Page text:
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Berceuse (Lullaby), in D flat major, Op. 57

The Berceuse, Op. 57 is one of Fryderyk Chopin's most extraordinary works. It dates from the late years in his output-completed in 1844 and published the following year. This short composition is generally regarded as a lyrical masterpiece, in which Chopin's compositional artistry is fully manifest.

The origins of the Berceuse are probably linked to Chopin's enchantment with the eighteen-month-old daughter of his friend, the singer Pauline Viardot. The little Louise won the hearts of Chopin and George Sand at Nohant in 1843: "Chopin adores her and spends his time kissing her on the hands", wrote Sand in a letter. And those moments spent playing with this charming infant may well have inspired the composer to write a lullaby-style piece.

He produced a work that not only ideally fulfils the requirements of the genre, but is also composed in an exceptionally refined and masterful way. The work is based on a four-bar theme, which is followed by a series of sixteen variations (Chopin initially intended calling the work Variantes). Throughout virtually the whole of the piece, the right-hand part is accompanied by a fixed bass formula in the left, purposely static and monotonous. Yet the listener feels not the slightest monotony, as in the right-hand part Chopin elaborates over the successive variations-with inexhaustible inventiveness-a succession of ornamental-figural transformations of the theme. These dazzle the listener with their shifting forms. The ornamental devices and complex figures create unusual and innovative colouristic and tonal-harmonic effects, at times prefiguring musical impressionism. Whilst imposing upon himself the discipline of the four-bar theme and fixed bass accompaniment, the composer displays complete freedom and the greatest technical mastery. In keeping with the demands of a true lullaby, the Berceuse adheres to a piano and pianissimo dynamic.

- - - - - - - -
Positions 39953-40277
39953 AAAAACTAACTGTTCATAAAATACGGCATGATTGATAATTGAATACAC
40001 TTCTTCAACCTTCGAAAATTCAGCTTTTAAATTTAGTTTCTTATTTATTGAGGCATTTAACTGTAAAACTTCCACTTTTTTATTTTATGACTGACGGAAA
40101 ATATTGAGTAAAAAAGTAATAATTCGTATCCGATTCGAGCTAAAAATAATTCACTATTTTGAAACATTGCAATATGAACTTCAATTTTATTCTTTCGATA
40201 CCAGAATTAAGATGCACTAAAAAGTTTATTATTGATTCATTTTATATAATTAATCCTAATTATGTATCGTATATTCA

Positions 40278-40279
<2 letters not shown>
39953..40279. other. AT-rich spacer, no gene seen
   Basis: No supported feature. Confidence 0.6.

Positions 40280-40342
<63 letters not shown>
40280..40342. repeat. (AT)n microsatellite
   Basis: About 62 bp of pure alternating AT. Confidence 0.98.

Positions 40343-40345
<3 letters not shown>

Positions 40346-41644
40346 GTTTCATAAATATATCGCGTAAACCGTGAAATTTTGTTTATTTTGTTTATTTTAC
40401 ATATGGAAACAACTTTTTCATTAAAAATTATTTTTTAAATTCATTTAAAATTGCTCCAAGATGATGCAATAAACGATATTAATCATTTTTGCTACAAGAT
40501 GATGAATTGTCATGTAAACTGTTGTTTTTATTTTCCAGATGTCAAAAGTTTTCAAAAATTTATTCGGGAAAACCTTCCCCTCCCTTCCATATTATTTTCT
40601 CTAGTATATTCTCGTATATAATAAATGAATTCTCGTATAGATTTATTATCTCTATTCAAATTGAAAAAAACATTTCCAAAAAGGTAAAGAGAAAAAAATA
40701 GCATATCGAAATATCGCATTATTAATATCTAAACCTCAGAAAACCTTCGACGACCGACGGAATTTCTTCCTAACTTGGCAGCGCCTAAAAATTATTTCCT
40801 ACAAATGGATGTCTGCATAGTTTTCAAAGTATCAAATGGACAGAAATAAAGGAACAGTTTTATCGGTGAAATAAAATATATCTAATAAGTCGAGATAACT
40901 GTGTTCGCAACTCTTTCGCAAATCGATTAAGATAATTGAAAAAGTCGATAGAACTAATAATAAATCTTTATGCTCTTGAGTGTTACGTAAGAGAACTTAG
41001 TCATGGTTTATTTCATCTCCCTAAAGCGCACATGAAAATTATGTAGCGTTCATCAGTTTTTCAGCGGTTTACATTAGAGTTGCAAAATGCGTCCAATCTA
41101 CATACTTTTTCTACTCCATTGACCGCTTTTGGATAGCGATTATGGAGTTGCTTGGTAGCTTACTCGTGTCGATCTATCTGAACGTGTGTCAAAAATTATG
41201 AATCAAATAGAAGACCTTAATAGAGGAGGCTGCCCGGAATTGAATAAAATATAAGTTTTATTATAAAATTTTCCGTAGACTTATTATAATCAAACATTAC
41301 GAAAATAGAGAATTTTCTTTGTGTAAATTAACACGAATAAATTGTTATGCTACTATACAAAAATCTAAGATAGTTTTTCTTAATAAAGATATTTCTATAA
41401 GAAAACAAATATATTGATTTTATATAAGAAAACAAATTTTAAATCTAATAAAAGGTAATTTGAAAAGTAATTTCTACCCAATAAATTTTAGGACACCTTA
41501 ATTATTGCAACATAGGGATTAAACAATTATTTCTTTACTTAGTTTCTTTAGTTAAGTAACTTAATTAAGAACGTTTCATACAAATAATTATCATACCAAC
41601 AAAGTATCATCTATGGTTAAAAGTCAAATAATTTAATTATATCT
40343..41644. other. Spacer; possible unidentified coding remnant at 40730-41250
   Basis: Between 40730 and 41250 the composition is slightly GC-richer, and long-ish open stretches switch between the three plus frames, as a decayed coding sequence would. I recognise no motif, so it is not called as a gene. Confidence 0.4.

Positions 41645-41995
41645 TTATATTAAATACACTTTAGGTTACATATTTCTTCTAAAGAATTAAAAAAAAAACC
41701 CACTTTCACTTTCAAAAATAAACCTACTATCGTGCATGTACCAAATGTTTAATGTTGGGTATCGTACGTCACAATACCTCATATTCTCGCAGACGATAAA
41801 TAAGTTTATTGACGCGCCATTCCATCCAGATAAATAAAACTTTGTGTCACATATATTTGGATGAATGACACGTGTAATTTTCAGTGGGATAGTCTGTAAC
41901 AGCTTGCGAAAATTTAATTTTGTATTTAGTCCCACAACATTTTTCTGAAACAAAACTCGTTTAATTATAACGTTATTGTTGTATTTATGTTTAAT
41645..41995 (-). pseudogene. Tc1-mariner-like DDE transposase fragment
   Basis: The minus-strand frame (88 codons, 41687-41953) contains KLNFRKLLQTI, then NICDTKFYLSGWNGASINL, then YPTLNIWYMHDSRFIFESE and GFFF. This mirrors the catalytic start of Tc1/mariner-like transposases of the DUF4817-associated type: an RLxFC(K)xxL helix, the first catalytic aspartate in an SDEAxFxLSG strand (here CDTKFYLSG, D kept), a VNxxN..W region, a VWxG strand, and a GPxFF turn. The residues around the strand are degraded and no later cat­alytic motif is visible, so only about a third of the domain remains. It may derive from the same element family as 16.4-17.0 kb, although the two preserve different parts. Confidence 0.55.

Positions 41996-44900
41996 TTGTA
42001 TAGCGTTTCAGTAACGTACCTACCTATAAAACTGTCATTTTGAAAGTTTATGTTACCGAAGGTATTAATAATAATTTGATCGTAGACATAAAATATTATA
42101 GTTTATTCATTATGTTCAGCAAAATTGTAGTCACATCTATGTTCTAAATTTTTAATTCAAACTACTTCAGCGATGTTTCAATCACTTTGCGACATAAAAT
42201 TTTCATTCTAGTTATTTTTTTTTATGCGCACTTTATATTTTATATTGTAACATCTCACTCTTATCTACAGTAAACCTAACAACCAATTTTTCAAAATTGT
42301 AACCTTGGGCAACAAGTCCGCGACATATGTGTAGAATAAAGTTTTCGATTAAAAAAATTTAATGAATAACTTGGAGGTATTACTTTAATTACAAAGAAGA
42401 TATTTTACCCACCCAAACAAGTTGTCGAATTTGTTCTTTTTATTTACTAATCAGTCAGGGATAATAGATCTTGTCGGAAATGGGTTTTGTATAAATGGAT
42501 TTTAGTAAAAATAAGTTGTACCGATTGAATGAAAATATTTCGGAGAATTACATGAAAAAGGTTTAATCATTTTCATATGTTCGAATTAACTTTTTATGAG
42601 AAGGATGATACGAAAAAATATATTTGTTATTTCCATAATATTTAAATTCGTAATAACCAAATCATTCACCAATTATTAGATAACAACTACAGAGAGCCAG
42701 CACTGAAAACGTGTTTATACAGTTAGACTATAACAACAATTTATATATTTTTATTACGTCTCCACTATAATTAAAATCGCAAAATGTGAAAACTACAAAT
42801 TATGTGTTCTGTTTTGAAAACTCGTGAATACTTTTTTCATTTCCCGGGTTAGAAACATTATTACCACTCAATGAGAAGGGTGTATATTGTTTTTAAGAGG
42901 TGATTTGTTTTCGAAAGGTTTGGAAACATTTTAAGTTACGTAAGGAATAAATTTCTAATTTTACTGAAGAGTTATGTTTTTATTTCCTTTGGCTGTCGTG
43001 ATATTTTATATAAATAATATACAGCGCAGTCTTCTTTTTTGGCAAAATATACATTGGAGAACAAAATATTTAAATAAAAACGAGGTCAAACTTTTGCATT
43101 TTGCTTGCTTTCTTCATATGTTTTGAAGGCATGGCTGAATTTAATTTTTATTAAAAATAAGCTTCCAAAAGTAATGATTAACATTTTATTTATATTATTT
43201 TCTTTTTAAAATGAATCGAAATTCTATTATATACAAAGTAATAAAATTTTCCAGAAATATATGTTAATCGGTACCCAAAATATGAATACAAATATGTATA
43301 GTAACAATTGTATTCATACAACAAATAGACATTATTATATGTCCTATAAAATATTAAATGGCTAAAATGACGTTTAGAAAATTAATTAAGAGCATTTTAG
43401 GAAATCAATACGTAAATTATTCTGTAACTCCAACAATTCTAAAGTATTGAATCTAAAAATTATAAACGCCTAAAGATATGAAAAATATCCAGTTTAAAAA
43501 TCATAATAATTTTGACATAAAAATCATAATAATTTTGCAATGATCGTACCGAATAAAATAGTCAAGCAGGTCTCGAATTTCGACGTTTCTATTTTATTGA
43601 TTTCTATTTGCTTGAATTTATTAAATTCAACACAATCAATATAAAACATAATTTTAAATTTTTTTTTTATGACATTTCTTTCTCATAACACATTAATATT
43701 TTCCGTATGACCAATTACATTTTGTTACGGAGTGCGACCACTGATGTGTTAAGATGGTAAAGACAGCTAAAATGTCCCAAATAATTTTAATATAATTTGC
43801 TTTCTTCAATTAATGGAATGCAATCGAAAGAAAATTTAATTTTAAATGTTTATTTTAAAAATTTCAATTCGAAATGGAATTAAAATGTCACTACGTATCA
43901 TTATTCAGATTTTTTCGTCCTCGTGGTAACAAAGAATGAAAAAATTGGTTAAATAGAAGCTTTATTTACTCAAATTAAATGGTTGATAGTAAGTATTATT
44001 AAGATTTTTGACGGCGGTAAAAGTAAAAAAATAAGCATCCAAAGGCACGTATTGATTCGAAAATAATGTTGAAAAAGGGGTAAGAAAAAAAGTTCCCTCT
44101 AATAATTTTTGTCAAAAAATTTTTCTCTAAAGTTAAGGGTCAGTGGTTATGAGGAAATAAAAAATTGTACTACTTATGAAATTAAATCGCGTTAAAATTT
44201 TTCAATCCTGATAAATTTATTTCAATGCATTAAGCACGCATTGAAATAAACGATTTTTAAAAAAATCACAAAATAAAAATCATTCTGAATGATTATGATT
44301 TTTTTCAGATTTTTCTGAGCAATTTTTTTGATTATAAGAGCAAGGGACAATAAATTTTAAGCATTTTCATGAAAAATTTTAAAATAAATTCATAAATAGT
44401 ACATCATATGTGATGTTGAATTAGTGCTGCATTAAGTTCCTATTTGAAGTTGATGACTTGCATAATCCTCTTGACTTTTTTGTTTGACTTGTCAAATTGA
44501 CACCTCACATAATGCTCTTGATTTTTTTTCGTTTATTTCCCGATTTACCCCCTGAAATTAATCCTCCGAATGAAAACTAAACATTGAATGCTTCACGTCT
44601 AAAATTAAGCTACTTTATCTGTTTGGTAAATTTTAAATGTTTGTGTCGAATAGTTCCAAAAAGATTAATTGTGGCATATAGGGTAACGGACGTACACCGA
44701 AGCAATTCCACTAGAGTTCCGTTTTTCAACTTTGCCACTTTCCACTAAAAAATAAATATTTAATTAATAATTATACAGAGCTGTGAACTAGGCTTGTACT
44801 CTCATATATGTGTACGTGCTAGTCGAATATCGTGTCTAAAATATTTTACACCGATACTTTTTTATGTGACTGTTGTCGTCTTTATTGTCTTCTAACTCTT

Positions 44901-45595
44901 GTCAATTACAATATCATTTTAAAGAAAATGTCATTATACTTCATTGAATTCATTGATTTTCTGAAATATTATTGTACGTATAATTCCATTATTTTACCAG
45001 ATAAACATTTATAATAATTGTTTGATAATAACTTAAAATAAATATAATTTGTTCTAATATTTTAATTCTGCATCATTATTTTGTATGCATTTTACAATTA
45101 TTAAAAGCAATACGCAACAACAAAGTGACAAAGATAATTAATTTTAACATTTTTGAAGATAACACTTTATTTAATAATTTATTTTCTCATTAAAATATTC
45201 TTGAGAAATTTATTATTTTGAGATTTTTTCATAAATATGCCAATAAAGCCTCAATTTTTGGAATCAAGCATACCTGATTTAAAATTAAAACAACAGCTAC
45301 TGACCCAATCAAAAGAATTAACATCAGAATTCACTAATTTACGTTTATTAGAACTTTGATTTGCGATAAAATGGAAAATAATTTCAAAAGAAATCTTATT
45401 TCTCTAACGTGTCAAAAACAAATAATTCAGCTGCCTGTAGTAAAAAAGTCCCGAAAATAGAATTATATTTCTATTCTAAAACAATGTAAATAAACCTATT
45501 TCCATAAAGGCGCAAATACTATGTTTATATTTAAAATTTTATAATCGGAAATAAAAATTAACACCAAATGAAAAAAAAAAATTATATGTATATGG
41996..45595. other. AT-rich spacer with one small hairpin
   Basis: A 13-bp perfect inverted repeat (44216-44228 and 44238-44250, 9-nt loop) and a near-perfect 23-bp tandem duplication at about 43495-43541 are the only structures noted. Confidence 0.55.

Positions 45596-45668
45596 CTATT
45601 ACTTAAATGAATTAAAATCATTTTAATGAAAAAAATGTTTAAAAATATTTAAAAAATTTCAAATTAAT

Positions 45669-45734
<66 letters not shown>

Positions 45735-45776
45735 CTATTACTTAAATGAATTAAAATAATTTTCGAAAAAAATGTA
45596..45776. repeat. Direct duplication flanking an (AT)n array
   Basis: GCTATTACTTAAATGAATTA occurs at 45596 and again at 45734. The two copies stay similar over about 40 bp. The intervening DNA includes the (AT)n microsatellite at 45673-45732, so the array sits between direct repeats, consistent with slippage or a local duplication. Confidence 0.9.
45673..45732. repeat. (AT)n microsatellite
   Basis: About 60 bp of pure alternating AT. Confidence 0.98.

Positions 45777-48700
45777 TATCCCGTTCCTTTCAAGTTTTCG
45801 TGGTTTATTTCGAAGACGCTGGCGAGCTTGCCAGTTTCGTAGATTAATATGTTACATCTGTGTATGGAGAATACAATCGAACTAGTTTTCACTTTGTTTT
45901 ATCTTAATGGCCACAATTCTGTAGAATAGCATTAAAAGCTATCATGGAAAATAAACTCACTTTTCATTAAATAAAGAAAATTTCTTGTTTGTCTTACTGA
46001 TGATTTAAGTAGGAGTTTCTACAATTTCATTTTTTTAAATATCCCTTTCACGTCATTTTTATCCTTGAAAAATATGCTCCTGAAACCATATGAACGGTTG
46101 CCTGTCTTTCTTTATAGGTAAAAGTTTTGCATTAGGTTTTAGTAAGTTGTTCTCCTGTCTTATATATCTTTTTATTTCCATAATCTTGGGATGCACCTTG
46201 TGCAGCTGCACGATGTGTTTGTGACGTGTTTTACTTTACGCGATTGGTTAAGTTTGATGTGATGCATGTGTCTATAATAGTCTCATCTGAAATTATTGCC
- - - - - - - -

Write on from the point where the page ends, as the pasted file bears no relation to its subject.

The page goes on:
Among the most outstanding pianistic interpretations of this masterpiece are recordings by Polish pianists of the turn of the nineteenth and twentieth centuries: Josef Hofmann and Ignacy Friedman.


 
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